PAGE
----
Crispus Nyaga

Crispus Nyaga is a Nairobi-based trader and analyst. He started trading more than 7 years ago as a student. He has published in several reputable websites like The Street, Benzinga, and Seeking Alpha. He focuses mostly on G20 currencies, commodities like Crude oil and Gold, and European and American large-cap companies.

Coffee has recently become one of the most common beverages in the world. This is after the Asian countries like China and India started appreciating a drink that has been a stable in the Western markets for decades. In fact, the coffee industry is seeing increased growth, with coffee shops seeing impressive growth. In China, Starbucks has opened more than 3000 stores. Luckin Brands, a new Chinese company is giving Starbucks a run for its money as it prepares for its American IPO this year.

While all this is good for the industry, coffee farmers have continued to suffer with the prices continuing to decline. The reason for this is that the market has become saturated with most of the demand coming from Brazil. The demand increase is mostly because farmers rushed to plant more coffee plants when the price started to rise. In Brazil, local prices and good weather has helped boost supply. This overproduction has led to a surplus of more than 2.3 million bags, according to the International Coffee Organization. In fact, the spread between the premium Arabica coffee and Robusta has continued to narrow to a 20-month low.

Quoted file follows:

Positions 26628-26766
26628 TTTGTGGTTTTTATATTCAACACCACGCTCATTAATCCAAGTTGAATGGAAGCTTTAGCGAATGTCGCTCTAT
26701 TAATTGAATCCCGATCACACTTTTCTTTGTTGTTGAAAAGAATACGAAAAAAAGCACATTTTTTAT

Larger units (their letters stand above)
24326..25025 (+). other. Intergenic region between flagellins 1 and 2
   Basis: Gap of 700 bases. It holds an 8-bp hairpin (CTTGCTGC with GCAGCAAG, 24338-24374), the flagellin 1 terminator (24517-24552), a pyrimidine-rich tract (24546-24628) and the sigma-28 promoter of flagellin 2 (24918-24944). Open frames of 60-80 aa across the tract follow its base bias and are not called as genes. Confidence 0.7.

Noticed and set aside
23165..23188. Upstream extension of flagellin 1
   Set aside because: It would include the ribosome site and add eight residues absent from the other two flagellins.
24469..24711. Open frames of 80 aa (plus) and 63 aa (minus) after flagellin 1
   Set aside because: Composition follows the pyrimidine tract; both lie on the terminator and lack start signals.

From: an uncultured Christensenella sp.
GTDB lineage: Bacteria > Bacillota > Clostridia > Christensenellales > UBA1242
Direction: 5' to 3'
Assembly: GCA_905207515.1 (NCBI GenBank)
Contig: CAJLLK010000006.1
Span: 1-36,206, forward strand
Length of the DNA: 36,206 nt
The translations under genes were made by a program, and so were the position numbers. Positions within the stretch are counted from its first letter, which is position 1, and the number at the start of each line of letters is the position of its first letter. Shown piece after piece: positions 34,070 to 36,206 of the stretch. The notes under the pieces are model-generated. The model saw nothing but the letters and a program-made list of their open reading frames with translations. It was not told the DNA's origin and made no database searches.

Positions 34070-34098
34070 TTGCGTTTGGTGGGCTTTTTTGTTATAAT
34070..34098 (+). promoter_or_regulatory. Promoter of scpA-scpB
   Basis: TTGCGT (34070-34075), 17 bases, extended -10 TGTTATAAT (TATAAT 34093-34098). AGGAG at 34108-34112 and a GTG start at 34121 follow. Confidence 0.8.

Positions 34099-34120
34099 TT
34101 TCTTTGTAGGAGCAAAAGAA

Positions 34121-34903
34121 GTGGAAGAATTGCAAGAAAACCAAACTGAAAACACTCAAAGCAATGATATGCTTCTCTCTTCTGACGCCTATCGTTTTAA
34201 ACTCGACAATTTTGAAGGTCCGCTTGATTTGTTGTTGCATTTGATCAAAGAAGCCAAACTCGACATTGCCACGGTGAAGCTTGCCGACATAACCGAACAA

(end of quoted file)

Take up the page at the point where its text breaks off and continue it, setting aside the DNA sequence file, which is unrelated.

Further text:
Another reason is that the Brazilian real has seen an increased depreciation as the overall economy has declined. When the local currency depreciates against the USD, it helps boost the exports because the coffee becomes more affordable.

In the short-term, there is a likelihood that the price of coffee may continue to decline. This is because coffee is different from other crops. Coffee takes many months to grow and mature compared to corn and soybeans that take a few months. Therefore, farmers are less likely to shift to other crops. Instead, they reduce their costs by using less fertilizer and by pruning trees. However, in the long-term, the farmers could cut down the trees, if the low prices persist. This has happened in countries like Kenya, where coffee farms have been replaced by real estate projects.

This year, arabica coffee has declined to the closest level since October last year. This level is not very far from its 12-year low. Robusta has posted slight gains. The price of robusta coffee is below the 14-day and 21-day EMA while the relative strength index has moved closer to the oversold level. While the CFE/USD pair could continue moving lower, traders should watch for the Brazilian real, which could provide some support.

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